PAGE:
Games offer us an interesting means of presenting a problem, a way of engaging with students and the public. Specifically games allow for the abstraction of ideas in ways unobtainable though conventional practices. Computer games, for example, allow human players to engage in simulation and experimentation through the manipulation of a computer-regulated environment. This environment could be as complex as a sandbox-style virtual landscape, to as simple as an image. The importance is that, given enough programming input, the player has an almost limitless avenue of options to explore. These kinds of games are particularly good at presenting grander concepts rather than “facts” and straightforward information. A game which offers limited interactivity in exchange for flaunting text or dates is failing to utilize the medium to its potential. This is not isolated to video games. Board games, card games, and any sort of game that is built around a series of rule-sets can produce abstract thinking, it all depends on the complexity of the rules and the way in which they are organized. Interactive exhibitions and geocashing-history are other examples of non-computer games which also function to derive abstract thinking and puzzle-solving from the player.

– Commercial Break –

Act 3: Why?

Why have I bothered to reexplain my position on games today? It is nearing the end of our time in HIST 5702X, a time to reflect on what we have covered and ask, “what did we miss?” …. “What I personally would have enjoyed seeing more of?”

I change the question here because I personally thought we covered a pretty wide array of topics in this semester’s class. We tackled everything from 3d models to big data. I think that, as a sampling of the Digital History gambit, our class had a good selection. I change the question to reflect my own interest. I would have loved to see more emphasis on games and gaming. Arguably this comes from my own interest in games (it does), but I also think that games should appear more in university lessons and should be an integral part of every historian’s teaching toolkit. I will give an example of why I think this.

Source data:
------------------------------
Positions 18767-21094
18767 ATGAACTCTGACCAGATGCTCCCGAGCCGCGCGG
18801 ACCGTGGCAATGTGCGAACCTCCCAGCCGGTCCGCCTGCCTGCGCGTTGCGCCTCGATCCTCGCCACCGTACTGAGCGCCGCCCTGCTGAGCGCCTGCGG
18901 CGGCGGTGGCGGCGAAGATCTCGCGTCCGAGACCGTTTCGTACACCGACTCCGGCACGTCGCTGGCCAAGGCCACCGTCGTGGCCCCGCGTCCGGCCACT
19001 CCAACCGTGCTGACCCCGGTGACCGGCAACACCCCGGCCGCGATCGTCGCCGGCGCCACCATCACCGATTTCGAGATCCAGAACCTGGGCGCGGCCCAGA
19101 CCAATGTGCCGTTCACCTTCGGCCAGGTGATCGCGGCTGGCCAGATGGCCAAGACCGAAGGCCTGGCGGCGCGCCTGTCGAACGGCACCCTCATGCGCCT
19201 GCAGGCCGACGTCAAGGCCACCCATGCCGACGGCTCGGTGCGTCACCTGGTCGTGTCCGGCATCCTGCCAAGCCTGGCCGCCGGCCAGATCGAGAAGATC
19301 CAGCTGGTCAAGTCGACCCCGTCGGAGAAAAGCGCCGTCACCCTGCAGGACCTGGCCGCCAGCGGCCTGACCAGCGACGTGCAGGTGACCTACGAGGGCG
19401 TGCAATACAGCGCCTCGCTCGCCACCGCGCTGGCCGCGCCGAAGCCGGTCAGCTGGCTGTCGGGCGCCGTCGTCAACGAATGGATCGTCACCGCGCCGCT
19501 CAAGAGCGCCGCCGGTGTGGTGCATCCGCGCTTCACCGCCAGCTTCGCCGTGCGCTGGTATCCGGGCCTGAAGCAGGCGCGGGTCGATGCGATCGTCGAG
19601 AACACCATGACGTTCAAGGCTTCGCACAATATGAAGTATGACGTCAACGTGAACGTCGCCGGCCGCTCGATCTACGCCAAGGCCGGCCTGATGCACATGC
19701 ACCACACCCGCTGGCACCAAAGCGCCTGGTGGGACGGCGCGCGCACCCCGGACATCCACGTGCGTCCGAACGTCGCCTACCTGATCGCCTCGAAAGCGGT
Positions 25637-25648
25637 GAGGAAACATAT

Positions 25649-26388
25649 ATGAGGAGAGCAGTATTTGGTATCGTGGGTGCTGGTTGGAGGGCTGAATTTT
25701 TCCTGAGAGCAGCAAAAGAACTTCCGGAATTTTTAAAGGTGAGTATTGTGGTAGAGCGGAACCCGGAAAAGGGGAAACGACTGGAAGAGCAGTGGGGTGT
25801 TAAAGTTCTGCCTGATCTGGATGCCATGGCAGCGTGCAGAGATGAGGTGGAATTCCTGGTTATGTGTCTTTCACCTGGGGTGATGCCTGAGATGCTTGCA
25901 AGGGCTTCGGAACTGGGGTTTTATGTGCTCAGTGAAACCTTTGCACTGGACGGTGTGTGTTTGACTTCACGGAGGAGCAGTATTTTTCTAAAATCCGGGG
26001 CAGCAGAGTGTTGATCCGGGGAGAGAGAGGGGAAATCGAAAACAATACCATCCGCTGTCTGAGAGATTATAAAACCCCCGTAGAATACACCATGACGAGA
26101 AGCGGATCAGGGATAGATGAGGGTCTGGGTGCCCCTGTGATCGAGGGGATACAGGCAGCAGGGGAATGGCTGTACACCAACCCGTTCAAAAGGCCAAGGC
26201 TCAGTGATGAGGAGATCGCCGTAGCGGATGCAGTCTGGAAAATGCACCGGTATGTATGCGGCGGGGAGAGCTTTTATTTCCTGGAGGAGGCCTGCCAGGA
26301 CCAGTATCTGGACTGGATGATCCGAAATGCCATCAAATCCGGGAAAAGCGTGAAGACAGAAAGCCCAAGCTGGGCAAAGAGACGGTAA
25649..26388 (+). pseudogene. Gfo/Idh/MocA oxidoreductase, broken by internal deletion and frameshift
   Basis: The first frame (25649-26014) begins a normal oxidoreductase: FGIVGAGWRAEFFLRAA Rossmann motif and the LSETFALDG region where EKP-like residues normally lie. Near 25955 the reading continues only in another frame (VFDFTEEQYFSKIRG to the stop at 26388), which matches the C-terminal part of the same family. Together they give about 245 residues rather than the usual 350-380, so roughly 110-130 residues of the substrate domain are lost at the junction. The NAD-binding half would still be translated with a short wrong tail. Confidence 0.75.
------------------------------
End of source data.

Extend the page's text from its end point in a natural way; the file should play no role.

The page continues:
I am a teaching assistant for an introductory European history class. The week our class was supposed to be discussing the causes of the First World War there was an error and we were not assigned any readings. Rather than present my students with a video or some dry lecture on the causes of the war I thought it would be much more interesting to have them discover the intricacies of the topic for themselves. Students were not informed before hand what was going to happen. When they arrived they were placed in groups, assigned countries, given the parameters of the game (disguised as a international conference) and told to secure the best possible deal for their nation, with the understanding that on the eve of the war they had existing obligations and goals. For the students it was a chance to put into action the information they had been learning about in a fun way. The games lasted roughly an hour, the end of which required each nation to declare its position in the world and whether or not it would go to war. Every simulation ended with war.

I could have easily have sat in front of my class and explained to them how difficult international politics are, have showed statistics on the war or the letters of the diplomats and rulers of the time, but this would never be as effective in giving the students the feeling of being caught in a diplomatic nightmare that experiencing the struggle could. The events never turned out quite as history did, but that was not the point. Students left with a better understanding of the complexities of the history, the grander ideas behind the topic, and a satisfactory feeling of having participated in something. This, above all else, is important for inspiring new generations of historians.

– commercial break –

Act 4: Conclusion